One of the least publicly recognized heroes of the civil rights movement in the United States, John Minor Wisdom served as a member of the U.S. Court of Appeals for the Fifth Circuit from 1957 until his death in 1999 and wrote many of the landmark decisions instrumental in desegregating the American South. In this revealing biography, law professor Joel William Friedman explores Judge Wisdom's substantial legal contributions and political work at a critical time in the history of the South.
In 1957, President Eisenhower appointed Wisdom to the Fifth Circuit, which included some of the most deeply segregated southern states: Alabama, Florida, Georgia, Louisiana, Mississippi, and Texas. In the tumultuous two decades following its decision in Brown v. Board of Education, the Supreme Court issued only a few civil rights decisions, preferring instead to affirm Fifth Circuit Court opinions or let them stand without hearing an appeal. Judge Wisdom, therefore, authored many of the decisions that transformed the South and broke down barriers of all kinds for African Americans, including the desegregation of public schools.
In preparing this first full-length biography of Judge Wisdom, Friedman had unrestricted access to Wisdom's voluminous repository of personal and professional papers. In addition, he draws on personal interviews with law clerks who served under Judge Wisdom, resulting in a unique, behind-the-scenes account of some of the nation's most important legal decisions: the admission of the first black student to the University of Mississippi, the initiation of contempt proceedings against Mississippi Governor Ross Barnett, and the destruction of obstacles that had previously kept black Americans from voting. Friedman also explores Wisdom's political life prior to joining the federal bench, including his pivotal role in resurrecting the Louisiana Republican Party and in securing the Republican presidential nomination for Eisenhower.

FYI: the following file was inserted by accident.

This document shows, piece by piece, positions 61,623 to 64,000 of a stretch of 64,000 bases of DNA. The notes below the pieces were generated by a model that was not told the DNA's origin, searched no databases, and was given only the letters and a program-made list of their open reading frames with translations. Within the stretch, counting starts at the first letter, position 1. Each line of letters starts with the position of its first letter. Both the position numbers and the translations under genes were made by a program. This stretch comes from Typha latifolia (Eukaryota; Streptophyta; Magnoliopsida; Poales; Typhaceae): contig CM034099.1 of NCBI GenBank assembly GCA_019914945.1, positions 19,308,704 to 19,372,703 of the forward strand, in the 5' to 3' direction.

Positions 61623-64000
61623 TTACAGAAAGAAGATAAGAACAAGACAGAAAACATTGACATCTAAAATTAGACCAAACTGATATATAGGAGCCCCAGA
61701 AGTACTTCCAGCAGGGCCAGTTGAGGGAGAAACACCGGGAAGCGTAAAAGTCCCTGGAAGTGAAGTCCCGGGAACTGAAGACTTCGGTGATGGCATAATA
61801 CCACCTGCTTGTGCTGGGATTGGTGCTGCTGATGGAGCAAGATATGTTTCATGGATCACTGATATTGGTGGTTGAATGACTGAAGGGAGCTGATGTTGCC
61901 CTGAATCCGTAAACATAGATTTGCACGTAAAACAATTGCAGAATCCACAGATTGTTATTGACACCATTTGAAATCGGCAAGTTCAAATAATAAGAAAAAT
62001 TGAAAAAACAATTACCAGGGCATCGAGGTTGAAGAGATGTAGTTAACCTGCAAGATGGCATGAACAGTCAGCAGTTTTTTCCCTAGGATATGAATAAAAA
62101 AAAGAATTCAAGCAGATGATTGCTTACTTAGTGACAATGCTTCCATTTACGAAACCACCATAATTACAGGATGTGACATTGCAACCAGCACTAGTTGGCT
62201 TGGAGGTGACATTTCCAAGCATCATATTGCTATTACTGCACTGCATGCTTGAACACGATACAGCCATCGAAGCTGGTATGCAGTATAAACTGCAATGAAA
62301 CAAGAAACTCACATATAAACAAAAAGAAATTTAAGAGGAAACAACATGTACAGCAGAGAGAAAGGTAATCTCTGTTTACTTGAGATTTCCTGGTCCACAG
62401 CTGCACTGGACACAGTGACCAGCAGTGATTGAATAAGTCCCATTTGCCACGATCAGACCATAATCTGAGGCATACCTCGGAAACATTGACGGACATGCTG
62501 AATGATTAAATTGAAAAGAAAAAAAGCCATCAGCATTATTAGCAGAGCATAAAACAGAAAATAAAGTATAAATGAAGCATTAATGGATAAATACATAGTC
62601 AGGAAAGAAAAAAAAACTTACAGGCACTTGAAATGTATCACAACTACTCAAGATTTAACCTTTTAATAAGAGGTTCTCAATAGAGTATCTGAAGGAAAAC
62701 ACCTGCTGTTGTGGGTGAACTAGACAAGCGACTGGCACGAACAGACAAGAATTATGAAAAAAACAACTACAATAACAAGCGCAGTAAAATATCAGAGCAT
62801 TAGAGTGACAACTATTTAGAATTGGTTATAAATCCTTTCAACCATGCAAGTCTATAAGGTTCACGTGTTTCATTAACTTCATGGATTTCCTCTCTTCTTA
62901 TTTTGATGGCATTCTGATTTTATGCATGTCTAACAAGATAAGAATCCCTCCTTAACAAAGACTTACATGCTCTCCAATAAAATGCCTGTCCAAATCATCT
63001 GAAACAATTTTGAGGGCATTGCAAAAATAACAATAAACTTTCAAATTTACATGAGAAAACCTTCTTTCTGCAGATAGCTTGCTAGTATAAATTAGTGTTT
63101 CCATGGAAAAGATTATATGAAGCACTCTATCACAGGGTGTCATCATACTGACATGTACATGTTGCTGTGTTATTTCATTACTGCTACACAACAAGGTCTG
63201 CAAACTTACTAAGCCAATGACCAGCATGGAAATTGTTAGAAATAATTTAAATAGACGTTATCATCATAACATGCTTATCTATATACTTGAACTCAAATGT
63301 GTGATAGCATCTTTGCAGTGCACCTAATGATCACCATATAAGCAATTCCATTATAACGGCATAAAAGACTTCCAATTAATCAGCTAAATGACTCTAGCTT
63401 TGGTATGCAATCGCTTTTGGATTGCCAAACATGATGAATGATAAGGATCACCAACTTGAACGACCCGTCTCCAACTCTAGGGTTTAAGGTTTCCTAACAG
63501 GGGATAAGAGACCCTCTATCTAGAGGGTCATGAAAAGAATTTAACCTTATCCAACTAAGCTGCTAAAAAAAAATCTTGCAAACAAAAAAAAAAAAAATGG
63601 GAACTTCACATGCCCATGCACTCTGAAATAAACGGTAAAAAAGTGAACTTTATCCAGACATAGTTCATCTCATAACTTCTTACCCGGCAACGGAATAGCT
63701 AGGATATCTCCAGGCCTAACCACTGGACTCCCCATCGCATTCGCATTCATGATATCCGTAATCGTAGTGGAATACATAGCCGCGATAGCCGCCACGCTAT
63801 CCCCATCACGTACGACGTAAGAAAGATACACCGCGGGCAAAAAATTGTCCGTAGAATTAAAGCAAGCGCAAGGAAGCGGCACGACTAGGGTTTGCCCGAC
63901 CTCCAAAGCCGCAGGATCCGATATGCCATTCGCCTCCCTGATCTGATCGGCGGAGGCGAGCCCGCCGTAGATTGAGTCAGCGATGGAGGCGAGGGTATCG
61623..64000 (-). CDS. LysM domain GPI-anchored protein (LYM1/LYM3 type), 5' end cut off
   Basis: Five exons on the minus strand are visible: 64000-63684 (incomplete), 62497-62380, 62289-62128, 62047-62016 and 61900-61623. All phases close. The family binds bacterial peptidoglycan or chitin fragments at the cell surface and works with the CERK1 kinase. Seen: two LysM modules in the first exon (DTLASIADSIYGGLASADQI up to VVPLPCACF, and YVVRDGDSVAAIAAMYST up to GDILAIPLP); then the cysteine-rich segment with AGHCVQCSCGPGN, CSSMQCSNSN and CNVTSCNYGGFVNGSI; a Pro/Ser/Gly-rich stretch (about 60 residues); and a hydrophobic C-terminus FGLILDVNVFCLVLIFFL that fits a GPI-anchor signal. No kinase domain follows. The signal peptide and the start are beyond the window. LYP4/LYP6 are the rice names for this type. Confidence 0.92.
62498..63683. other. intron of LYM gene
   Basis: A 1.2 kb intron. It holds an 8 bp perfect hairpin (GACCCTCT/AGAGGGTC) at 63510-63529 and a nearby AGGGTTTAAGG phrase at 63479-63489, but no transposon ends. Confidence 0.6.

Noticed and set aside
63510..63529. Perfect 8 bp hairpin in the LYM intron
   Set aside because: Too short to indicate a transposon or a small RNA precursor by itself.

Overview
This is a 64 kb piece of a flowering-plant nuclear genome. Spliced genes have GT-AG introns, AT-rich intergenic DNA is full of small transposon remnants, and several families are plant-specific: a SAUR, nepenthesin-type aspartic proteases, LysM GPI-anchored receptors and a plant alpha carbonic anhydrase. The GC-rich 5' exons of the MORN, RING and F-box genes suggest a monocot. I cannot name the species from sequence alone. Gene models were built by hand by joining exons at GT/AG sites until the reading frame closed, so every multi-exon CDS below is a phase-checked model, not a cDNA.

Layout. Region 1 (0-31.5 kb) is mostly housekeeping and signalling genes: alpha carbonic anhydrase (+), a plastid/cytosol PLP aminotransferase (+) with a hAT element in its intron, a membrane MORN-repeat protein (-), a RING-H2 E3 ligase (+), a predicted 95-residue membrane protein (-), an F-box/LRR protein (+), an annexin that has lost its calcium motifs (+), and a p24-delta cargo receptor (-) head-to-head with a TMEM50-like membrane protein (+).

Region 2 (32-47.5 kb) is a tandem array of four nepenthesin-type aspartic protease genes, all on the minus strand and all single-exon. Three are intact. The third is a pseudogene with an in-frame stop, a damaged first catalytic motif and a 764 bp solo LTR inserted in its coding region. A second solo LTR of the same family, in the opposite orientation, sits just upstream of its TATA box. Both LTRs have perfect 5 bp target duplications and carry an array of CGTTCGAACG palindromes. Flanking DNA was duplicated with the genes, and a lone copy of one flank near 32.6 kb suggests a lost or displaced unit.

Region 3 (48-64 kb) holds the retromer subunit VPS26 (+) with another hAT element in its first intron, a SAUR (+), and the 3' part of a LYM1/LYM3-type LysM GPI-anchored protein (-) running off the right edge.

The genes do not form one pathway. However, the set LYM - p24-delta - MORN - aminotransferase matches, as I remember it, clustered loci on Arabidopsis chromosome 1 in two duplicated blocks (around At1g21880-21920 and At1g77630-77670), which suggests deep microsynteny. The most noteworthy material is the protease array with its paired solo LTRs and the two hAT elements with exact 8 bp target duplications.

A compelling account of how a child of privilege from one of America's most socially and racially stratified cities came to serve as the driving force behind the legal effort to end segregation, Champion of Civil Rights offers judicial biography at its best.
|Publisher:||Louisiana State University Press|
|Product dimensions:||6.30(w) x 9.10(h) x 1.20(d)|
Table of Contents
1 A Privileged Son of the South 1
2 From Birth to Bonnie to the Branch, 1905-1946 9
3 At the Bar, 1948-1953 30
4 Battling the Bosses: Creating a Two-Party System in Louisiana 43
5 The 1952 Convention: Victories for Eisenhower and a Two-Party System in Louisiana 63
6 Assuming the Bench: Nomination and Confirmation 89
7 The Fifth Circuit's Emerging Intellectual Leader, 1957-1966 112
8 Showdown in Mississippi: Standing Up for James Meredith and to Ross Barnett 147
9 The First Step in Desegregating the South: Enforcing Brown's Mandate in Louisiana 179
10 Implementing Brown throughout the Nation 200
11 Internal Discord Threatens the Court 246
12 Honoring the Promise of the Fifteenth Amendment: The Voting Rights Cases 271
13 A Vigilant Steward of Fairness 303
14 The Civil Rights Struggles of the 1970s and 1980s: Equal Opportunity in Employment 318
15 The Unsuccessful Campaign to Save the Fifth Circuit 335
Epilogue: Honoring the Legacy 369